Ulladakkam (transl. Content) is 1991 Indian Malayalam-language psychological thriller film directed by Kamal and written by P. Balachandran from a story by Cheriyan Kalpakavadi. It stars Mohanlal, Shobana and Amala. The film, produced by Suresh Balaje features a soundtrack composed by Ouseppachan.[1] The plot follows a psychiatrist, Dr. Sunny (Mohanlal) and one of his patients, Reshma (Amala), who gets obsessed with him romantically, but Sunny is already engaged with Annie (Shobana). The film explores the phenomenon of transference.

Ulladakkam film poster.jpg
Poster designed by Gayathri Ashokan
Directed byKamal
Produced bySuresh Balaje
Screenplay byP. Balachandran
Story byCheriyan Kalpakavadi
Music byOuseppachan
CinematographySaloo George
Edited byK. Rajagopal
Sithara Combines
Distributed byBhavachithra
Murali Films Release
Release date

Upon release, it received critical acclaim.[2][3] Ulladakkam is now regarded as one of the best films of Kamal.[4] The film won three Kerala State Film Awards, including Best Actor (Mohanlal), Best Director, and Best Dubbing Artist (Bhagyalakshmi). Amala won the Filmfare Award for Best Actress – Malayalam.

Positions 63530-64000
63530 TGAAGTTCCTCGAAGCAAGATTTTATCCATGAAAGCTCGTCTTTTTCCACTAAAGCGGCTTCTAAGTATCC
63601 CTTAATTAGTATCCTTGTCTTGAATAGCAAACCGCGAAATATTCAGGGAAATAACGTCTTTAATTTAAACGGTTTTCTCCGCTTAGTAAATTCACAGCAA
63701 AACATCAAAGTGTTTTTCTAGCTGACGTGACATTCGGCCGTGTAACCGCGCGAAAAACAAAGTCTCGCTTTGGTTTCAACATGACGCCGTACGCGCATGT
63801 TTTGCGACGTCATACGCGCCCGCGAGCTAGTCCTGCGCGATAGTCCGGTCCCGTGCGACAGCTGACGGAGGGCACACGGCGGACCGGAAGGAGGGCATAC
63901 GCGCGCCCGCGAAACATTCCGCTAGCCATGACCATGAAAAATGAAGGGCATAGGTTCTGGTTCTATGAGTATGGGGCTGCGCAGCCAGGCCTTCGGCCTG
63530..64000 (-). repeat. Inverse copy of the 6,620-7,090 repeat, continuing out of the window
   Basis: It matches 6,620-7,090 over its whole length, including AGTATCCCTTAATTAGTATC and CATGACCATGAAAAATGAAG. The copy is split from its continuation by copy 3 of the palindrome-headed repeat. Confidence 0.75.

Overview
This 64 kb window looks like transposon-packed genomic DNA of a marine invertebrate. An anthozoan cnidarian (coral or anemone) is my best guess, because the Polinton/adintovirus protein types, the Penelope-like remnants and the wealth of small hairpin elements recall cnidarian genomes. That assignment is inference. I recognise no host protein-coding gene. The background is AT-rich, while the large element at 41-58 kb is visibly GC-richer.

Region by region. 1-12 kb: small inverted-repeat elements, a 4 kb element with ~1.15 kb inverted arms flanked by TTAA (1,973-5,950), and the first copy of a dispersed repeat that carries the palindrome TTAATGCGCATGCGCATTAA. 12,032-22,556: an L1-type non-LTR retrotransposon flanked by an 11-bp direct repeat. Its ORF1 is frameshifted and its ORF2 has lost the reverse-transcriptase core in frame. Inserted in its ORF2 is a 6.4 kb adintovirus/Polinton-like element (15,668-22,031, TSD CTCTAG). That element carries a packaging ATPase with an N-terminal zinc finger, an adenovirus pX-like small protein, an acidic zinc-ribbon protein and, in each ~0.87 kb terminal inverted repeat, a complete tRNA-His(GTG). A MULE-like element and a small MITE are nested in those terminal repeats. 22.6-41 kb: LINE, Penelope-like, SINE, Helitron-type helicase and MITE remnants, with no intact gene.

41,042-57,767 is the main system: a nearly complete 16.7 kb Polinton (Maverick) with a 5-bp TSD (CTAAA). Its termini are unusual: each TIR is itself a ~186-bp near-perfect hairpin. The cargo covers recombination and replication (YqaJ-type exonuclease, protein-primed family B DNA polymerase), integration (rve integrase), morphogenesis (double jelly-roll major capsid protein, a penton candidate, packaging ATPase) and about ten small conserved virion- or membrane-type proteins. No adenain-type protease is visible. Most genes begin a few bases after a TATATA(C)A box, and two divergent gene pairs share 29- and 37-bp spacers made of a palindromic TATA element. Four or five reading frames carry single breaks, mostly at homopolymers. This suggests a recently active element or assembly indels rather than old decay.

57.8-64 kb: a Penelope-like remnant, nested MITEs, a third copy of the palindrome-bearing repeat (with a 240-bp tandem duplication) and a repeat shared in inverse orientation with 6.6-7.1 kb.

Dr Sunny is a psychiatrist who is engaged to his girlfriend Annie. One day a girl named Reshma is admitted to Sunny's hospital by her brother Roy, who is a close friend of Sunny. Sunny is led to Reshma's room, where he catches a glimpse of the trashed-out room, with Reshma crouching in a corner, in a highly agitated state. She is later brought to the hospital, and we see her less agitated, but with a vacant expression, suggestive of a dissociation from her surroundings. While she is managed with tranquilizers, Sunny probes into her background. He discovers a few clues in her diary. There are traits of heightened emotionality in her writings – letters to her mother who died when she was ten. Her brother adds that she had a transient psychotic episode when their mother had died.

Sunny tries to explore the trigger for the current psychotic episode. From the placards he shows her, he gathers that there is a connection with the sea, for Reshma becomes highly agitated when she sees a placard depicting the sea. With further clues, he associates it to the mysterious disappearance of her boyfriend, Arun. He subjects Reshma to hypnosis and elicits the whole story of how a mafia group closes in on the duo at the beach, and kill Arun, whose body is washed into the sea, while Reshma watches helplessly. Reshma is made to narrate the event and she is also given a guarded exposure to the sea, which cures her of her sea phobia. And thus, we see Reshma gradually recovering from her dissociation. She focusses on her surroundings and develops a special bonding with one of the inmates (Sukumari), in whom she sees a mother figure.